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Old 11-03-2006, 08:10 PM   #29
Rivet Master
1963 19' Globetrotter
Currently Looking...
Moline , Illinois
Join Date: Aug 2004
Posts: 636
Give the guys at Equal-i-zer a call. Their tech support is excellent and they will answer any question you have. I did this when I set my hitch up and thought it wasn't quite perfect. Big things are do you have the correct shank,I had to get a different size than the standard one that came with the hitch. Did you set it up per the instructions and how does it perform when towing.

Biggest thing I found in doing the setup is make sure you are on a level surface.

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Old 11-03-2006, 08:24 PM   #30
Rivet Master
1963 19' Globetrotter
Currently Looking...
Moline , Illinois
Join Date: Aug 2004
Posts: 636
Looked at your pictures again and I can't say for sure but you might need the longer shank. I tow with a 2500 Dodge Ram 4x4 and had to go that route. Put 12,000 miles on the hitch last year and it was the greatest.

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Old 11-03-2006, 11:14 PM   #31
Rivet Master
1960 24' Tradewind
santa barbara , California
Join Date: Apr 2006
Posts: 1,352
Im late on this and that ok ,albertf has a great point that needs to be thought of .the hitch shank needs to be as close to the rear of the tv as is
possible without interference ,moving it closer in changes the sway action
of the trailer and does improve stability .I had to do exactly this procedure as he has described ,cut the shank down an have the hole redrilled .I effectively
moved it in about 4 to 5 " and a big difference .Now many will say it won't
help as my local RV guy had said (I had upgraded the vintage 1 3/4 reciever
to the standard 2 " ) and it stuck out 4" farther than the old one )but it
dramatically was different ,so putting inward as the old style was fixed my trouble instantly as far as the stability went. I see many folks hitches with
the shank way far out the rear of the TV ,by 6 8" or more ,and the farther out it is the more prone to sway or instability .That said ,some of these hitches can over come some of this ,mainly the reese dual cam .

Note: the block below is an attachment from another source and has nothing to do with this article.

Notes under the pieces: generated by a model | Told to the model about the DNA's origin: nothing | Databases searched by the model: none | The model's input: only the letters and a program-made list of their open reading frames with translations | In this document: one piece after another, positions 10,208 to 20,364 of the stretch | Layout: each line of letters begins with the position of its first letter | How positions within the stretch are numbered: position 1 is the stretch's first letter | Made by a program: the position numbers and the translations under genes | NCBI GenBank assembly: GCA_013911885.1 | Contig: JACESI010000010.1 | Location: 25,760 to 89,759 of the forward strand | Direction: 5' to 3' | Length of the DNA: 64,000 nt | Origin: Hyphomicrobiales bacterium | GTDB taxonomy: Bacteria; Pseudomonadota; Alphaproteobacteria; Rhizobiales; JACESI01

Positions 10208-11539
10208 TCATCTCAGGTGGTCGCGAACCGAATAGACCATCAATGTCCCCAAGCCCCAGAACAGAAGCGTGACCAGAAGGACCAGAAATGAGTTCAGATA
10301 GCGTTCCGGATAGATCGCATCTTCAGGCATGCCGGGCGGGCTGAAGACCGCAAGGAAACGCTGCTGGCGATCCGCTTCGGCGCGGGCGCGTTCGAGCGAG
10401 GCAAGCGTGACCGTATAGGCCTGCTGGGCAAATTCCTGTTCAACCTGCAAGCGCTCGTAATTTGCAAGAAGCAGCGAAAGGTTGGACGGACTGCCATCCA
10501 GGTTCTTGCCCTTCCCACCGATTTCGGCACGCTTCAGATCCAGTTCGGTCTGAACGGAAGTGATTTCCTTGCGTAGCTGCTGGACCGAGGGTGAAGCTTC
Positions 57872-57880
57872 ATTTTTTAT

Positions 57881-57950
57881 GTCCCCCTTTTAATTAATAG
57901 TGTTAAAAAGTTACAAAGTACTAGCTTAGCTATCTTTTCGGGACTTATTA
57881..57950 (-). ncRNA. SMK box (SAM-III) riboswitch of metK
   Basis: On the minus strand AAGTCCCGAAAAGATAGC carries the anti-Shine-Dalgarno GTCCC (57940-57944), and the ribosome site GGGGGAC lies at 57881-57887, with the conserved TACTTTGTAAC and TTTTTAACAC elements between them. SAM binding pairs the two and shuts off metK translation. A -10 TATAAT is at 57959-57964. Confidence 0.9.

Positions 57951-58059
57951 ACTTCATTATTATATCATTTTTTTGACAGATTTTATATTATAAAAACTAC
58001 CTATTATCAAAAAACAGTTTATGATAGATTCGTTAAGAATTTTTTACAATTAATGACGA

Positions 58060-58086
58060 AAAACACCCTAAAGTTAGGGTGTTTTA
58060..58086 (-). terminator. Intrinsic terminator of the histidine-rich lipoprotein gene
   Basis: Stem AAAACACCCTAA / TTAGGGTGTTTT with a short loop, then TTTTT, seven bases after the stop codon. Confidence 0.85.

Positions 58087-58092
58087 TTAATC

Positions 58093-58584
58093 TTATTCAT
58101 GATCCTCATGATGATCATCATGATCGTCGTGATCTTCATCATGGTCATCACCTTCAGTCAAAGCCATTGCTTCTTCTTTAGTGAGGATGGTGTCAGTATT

This is just a helpful suggestion that works and may be able to help others as well .

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Old 11-03-2006, 11:40 PM   #32
Rivet Master

2005 25' Safari
Salem , Oregon
Join Date: Mar 2006
Posts: 7,377
Images: 18
Blog Entries: 55
Hi, while on that thought, mine must be just right because with my trailer hitched, I can't open my lift gate. [Too close to trailer tongue jack and propane cover.] Also my shank assembly dragged on the ground so I cut off the bottom hole which will never be used since I use the top hole for the ball bracket.

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Old 11-06-2006, 12:38 PM   #33
Rivet Master
bhayden's Avatar
1978 24' Argosy 24
Woodinville , Washington
Join Date: May 2006
Posts: 661
Images: 10

I think we're in violent agreement over this

I haven't been able to take our rig to a scale yet but I have tried towing with the hitch adjusted with slightly more and less weight distribution to the front. I've done this by removing and adding one washer to the hitch angle which is the smallest incrementaly adjustment I can make. One chain link is a HUGE adjustment. With our set-up equal suspension compression front and rear is what works best. I can't say for sure without going to the scales (on the to do list) but I'm going to guess that it's pretty close to equal weight added to front and rear axles.

The (very) old instructions that came with our Reese hitch say to load set-up with the rear bias like you have. From what you and others have said that seems to be most applicable to HD trucks that were designed to carry a load in the bed. I've known a lot of people that routinely carry arround a few hundred pounds in the back of there trucks all the time just so that it handles and rides better.

I think one golden rule you pointed out is that as a MINIMUM you should restore the original amount of weight to the front axle and I think that can be determined without a scale just by measureing fender well height. I llike that measurement better than bumper height though both would probably work.

Thanks for the response,

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Old 11-06-2006, 01:08 PM   #34
Rivet Master
1975 29' Ambassador
Reno , Nevada
Join Date: May 2003
Posts: 1,351
" I think we're in violent agreement over this"

What we should not do is to forget the reason for load leveling hitches in the first place. The "one golden rule" gets close but is again missing the point.

What you are after is good handling in your rig. You want your rig to steer properly, drive a straight line, and stop safely.

Now, there are scads of gadgets, devices, techniques, add-ons, fixtures, and devices to improve vehicle handling. There are also all sorts of different vehicles that deal with loads in various ways. There are also personal preferences about how a vehicle should handle. And don't forget that issues of maintenance can be a big factor as in the choice of tires, tire pressure, and so on.

The lesson is that we shouldn't loose track of the forest in looking at trees.

There's a guy in Texas towing his Airstream trailer with an HDT. I don't think he uses either load level or sway control gadgets. He doesn't need them. I know people with F250 pickups who also don't need such things for towing 8k lb Airstream trailers.

Then there is the controversy Can Am stirs up even after they demonstrate the effectiveness of their efforts with track tests.

Let's not loose sight of the goal in arguing the fine points.

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